“The marks humans leave are too often scars.” – John Green
Author: Carter Quinn
Pages/Word Count: 361 Pages
Rating: 5 Stars
Blurb: A childhood of abuse has left Avery so physically and emotionally scarred he believes he shouldn’t be alive. His only sanctuary has been his relationship with his older foster brother Sam. Avery finally lets Sam convince him to start therapy to help overcome his crippling anxiety, but even that can’t prepare him for the upheaval caused by meeting Noah Yates.
Noah is everything Avery fears. He’s large and physically powerful—and undeniably capable of destroying Avery’s hard-earned progress. Although Noah seems to have a tender streak when it comes to him, Avery is terrified of being victimized again. But no matter how many times he tries to push him away, Noah never goes far.
Noah wants to save Avery, but can he be the catalyst Avery needs to begin the journey out of the blackness?
Review: Carter Quinn is a friend of a friend. Our friend-in-common had been telling me for about six months that I “had to read” his book. Having learned in the past that the best predictor of how much I will like a book is how much a friend with similar tastes liked the book, I knew I’d have to move it up my TBR. I am so glad I finally got to it! I wish I hadn’t waited so long, because I had a book hangover for days afterward and got behind in my reviews! Noah and Avery stayed with me. They were in my thoughts for a long time after I finished reading their story.
Avery was so badly abused as a child that he is afraid of everything. The only person he can be at all comfortable around is his foster brother, Sam, with whom he now lives. The anxiety that controls Avery’s life makes it impossible for him to function on a normal level. Sam is ultra patient and loving with him, but Sam is in love and at some point, Avery knows Sam will want to get married and move out of their apartment. This causes his anxiety to go into overdrive. It also convinces Avery that he needs to start seeing a counselor to help him eventually get a victory over his fears.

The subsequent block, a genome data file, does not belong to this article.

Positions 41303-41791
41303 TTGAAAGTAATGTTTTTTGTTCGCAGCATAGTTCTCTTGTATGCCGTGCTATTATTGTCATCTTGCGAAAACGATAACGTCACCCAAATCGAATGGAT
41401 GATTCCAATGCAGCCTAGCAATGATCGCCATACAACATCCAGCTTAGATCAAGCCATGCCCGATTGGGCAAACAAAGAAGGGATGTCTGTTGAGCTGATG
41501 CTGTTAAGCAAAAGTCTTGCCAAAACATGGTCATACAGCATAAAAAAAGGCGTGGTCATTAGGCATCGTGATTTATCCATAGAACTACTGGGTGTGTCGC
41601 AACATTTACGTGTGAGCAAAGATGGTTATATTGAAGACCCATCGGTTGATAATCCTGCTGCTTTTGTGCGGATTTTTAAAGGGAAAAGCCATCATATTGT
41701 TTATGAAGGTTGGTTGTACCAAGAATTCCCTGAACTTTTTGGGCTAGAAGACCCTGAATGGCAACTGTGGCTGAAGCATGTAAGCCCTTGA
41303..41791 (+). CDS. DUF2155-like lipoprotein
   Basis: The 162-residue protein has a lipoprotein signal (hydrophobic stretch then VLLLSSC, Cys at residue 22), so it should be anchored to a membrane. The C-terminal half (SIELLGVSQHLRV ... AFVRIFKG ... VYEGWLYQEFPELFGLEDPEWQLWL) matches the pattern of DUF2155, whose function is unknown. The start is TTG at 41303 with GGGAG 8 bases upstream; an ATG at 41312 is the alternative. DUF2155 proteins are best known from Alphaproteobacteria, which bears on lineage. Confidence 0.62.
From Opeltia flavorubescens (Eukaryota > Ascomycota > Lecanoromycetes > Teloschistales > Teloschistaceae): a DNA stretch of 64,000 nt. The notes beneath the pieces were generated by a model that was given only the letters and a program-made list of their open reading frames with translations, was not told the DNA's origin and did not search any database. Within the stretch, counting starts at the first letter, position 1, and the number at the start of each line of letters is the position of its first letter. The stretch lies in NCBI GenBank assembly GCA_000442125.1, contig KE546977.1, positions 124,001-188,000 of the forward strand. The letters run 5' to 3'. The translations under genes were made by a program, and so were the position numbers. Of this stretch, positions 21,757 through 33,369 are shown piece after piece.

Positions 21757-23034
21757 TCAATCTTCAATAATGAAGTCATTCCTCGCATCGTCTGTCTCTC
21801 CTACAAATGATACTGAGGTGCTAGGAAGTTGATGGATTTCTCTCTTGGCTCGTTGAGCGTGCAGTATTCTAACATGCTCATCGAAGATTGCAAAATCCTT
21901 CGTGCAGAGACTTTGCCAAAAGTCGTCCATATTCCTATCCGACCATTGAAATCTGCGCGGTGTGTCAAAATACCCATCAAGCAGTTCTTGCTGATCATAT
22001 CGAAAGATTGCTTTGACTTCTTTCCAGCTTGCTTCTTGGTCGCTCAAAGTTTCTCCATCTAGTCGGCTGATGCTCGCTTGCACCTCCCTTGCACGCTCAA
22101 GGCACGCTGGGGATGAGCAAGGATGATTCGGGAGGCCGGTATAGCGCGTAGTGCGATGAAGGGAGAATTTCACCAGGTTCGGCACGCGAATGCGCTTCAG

The way Avery behaves when Sam spends an infrequent night with his girlfriend is heartbreaking to read. I was sobbing as I read it. I am grateful that Carter Quinn didn’t go into a lot of detail about the abuse Avery survived. As an incest survivor, it is difficult to read about abuse details sometimes, but Carter handled it wonderfully. He alluded to and hinted at without giving many particulars about Avery’s past.
Noah is everything in a man that Avery is terrified by. Noah is big and strong and loud and fills a room with his persona. He is also sweet and gentle and able to make himself seem smaller and is one of the most patient, loving men ever created on the page. Avery tries and tries to push Noah away, but can’t seem to rid himself of the gentle, loving giant. While he is terrified of being brutalized again, he finds himself trusting Noah more and more.
Out of the Blackness is a direct reference to one of Avery’s behaviors in the book which is triggered by his fear of being alone. As he lets Noah into his life a little at a time and into his heart even more slowly, he allows Noah to see the darkness. Avery is then able to see that with Noah’s love, he might be able to find his way, finally, out of the blackness.
The love story Carter Quinn has created is such a sweet, warm romance. He proves that although Noah is as big as all outdoors, his heart is just as big. He is big enough that Avery can put his trust in Noah to protect him and even believe that he can survive the blackness on his own.
A giant recommendation!